They create an environment where everyone has those ‘aha’ moments – an insight that connects what they do to the ‘something bigger. As that occurs, a different pattern of behaviour starts to emerge.
Very quickly, we start to see that success stories in organisations work at multiple levels.
Firstly, the sharing of success stories influences the climate of the organisation, simply because we are sharing and talking about successes. It helps to counter-balance all that time and focus we dedicate to problems and issues. It’s reshaping the subconscious of the organisation – the place where the core beliefs that underpin an organisation’s culture reside. Fundamentally it’s helping to build ‘confidence’ in doing things differently, which is undoubtedly an enduring characteristic of most of the most successful organisations and teams.
Secondly, as discussed above, every story we share provides us with insights, by highlighting what we or, others were doing during ‘high-point’ moments. Individuals and teams can then be easily led into a conversation about where else those ‘learnings’ can be applied.
Organisations that are serious about this are building in ‘deliberate practices’, which embed the use of stories into their day-to-day practices. They are also reinforcing the value of ‘looking out’ for examples of value being created. And the benefit of that goes well beyond providing a regular source of stories to share. They understand that by nurturing behaviours of seeking success stories they are further influencing the culture.
Thirdly then, it creates much greater awareness of what is actually going on and encourages people to think about what they are observing. That heightened awareness is fundamental to changing the patterns of behaviour and ultimately, the culture in the organisation.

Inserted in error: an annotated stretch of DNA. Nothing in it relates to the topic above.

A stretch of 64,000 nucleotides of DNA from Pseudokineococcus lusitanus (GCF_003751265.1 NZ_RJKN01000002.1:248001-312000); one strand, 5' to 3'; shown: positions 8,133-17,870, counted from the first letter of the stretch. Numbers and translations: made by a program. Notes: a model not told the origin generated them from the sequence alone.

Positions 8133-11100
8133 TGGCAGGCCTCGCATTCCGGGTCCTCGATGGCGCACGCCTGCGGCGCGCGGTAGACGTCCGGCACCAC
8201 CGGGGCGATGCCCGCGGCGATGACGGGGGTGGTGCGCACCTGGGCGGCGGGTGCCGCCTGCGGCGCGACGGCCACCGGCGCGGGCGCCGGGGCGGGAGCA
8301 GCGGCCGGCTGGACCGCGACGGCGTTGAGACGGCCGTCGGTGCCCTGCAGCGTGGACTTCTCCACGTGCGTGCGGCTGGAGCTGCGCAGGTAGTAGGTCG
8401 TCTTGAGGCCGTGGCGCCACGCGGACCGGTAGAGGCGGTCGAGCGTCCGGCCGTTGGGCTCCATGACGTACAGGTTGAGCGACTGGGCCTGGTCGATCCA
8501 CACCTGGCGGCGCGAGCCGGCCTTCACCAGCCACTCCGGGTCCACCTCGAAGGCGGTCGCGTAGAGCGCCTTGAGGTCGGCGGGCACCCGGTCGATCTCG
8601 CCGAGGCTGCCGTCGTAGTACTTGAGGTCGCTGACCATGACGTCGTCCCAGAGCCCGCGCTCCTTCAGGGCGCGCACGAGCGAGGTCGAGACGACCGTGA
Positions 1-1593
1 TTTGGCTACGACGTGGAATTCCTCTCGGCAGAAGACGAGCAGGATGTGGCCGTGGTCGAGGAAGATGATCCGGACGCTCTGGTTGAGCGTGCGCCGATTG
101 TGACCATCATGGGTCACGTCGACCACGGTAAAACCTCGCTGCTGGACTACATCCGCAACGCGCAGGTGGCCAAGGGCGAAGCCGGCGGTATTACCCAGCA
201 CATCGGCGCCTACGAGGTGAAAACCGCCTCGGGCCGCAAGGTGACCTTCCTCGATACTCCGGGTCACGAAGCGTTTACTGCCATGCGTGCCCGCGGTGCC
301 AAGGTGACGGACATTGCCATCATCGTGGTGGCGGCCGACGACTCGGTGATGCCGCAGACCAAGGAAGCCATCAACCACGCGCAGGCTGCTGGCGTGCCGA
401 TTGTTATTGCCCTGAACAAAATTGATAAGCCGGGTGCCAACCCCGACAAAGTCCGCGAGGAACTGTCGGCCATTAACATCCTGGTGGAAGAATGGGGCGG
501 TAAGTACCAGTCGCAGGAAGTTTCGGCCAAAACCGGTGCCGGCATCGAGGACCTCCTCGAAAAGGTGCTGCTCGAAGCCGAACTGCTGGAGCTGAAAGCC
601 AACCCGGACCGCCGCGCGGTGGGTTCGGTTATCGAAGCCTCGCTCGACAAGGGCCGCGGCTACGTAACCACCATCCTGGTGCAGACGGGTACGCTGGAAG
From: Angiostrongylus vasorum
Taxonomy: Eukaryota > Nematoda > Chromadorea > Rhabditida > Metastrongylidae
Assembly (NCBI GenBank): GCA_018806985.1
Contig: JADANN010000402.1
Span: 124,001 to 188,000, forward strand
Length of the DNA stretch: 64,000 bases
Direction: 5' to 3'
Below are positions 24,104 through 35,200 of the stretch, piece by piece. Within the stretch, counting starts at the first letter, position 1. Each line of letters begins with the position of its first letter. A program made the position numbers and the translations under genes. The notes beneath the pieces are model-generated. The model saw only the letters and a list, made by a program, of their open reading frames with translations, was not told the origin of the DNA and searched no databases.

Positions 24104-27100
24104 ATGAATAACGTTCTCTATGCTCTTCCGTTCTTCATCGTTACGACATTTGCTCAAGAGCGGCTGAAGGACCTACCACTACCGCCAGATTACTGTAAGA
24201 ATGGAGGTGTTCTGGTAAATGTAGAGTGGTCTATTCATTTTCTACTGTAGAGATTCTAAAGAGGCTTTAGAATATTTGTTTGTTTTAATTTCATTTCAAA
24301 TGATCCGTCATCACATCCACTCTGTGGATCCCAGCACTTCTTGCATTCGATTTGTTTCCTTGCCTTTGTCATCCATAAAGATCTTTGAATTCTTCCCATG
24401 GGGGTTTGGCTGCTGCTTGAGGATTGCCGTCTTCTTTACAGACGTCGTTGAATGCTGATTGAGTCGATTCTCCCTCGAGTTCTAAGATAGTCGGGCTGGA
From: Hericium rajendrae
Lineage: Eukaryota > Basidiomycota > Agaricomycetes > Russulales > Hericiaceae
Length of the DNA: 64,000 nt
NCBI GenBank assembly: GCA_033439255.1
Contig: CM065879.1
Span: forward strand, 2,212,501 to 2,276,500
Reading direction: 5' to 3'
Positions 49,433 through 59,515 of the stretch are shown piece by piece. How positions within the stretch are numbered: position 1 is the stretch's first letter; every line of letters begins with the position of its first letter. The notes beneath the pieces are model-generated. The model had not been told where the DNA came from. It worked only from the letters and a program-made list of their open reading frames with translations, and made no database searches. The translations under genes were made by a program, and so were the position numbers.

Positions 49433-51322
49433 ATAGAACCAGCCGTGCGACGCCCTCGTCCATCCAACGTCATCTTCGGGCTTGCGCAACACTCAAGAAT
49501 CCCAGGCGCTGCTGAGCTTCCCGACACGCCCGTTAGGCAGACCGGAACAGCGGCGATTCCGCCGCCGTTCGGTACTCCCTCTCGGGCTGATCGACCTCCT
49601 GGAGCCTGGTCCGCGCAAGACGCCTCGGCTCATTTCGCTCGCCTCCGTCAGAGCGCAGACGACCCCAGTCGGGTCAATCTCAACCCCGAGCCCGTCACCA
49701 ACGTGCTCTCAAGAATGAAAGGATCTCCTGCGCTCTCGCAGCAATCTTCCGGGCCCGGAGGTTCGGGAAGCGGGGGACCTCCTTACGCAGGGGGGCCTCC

Finally, if people are committed to finding success stories, it influences their behaviour towards creating those stories – as they go about their work and interact with others. I often say that an organisation is simply a group of people who come together to create something of value for others. And if that is true, then what matters is the quality of connections that are made between people on the inside of the organisation, and the quality of connections they then make with stakeholders on the outside. At the heart of that ‘quality’ is the demonstration of the ‘value we create for others’.
In this context, leadership is about giving people a clear and compelling picture of that value, then individually and collectively, really changing the mindsets of the people around the way ‘we work together’ to create that value. So make sure you always have two or three stories in your back pocket, which depict the value that your organisation aims to create for others. Try starting your team meetings by sharing one and take a minute to discuss. Simply ask, ‘what’s an insight we can get from that story?’. Then see how the tone and focus of the meeting shifts.
What makes a good story?
To start with many people can struggle to find and communicate a great story – and often end up with a ‘commendation’ or ‘opinion’ or a story that does not convey a key insight.
While there are a number of models relating to stories, we find the following framework developed by Australian business narrative specialists Anecdote to be particularly useful as a guide for assessing impactful stories:
The power of corporate storytelling is integral to the culture change initiatives we work with our client partners on, and is one of ON-Brand Partners core principles.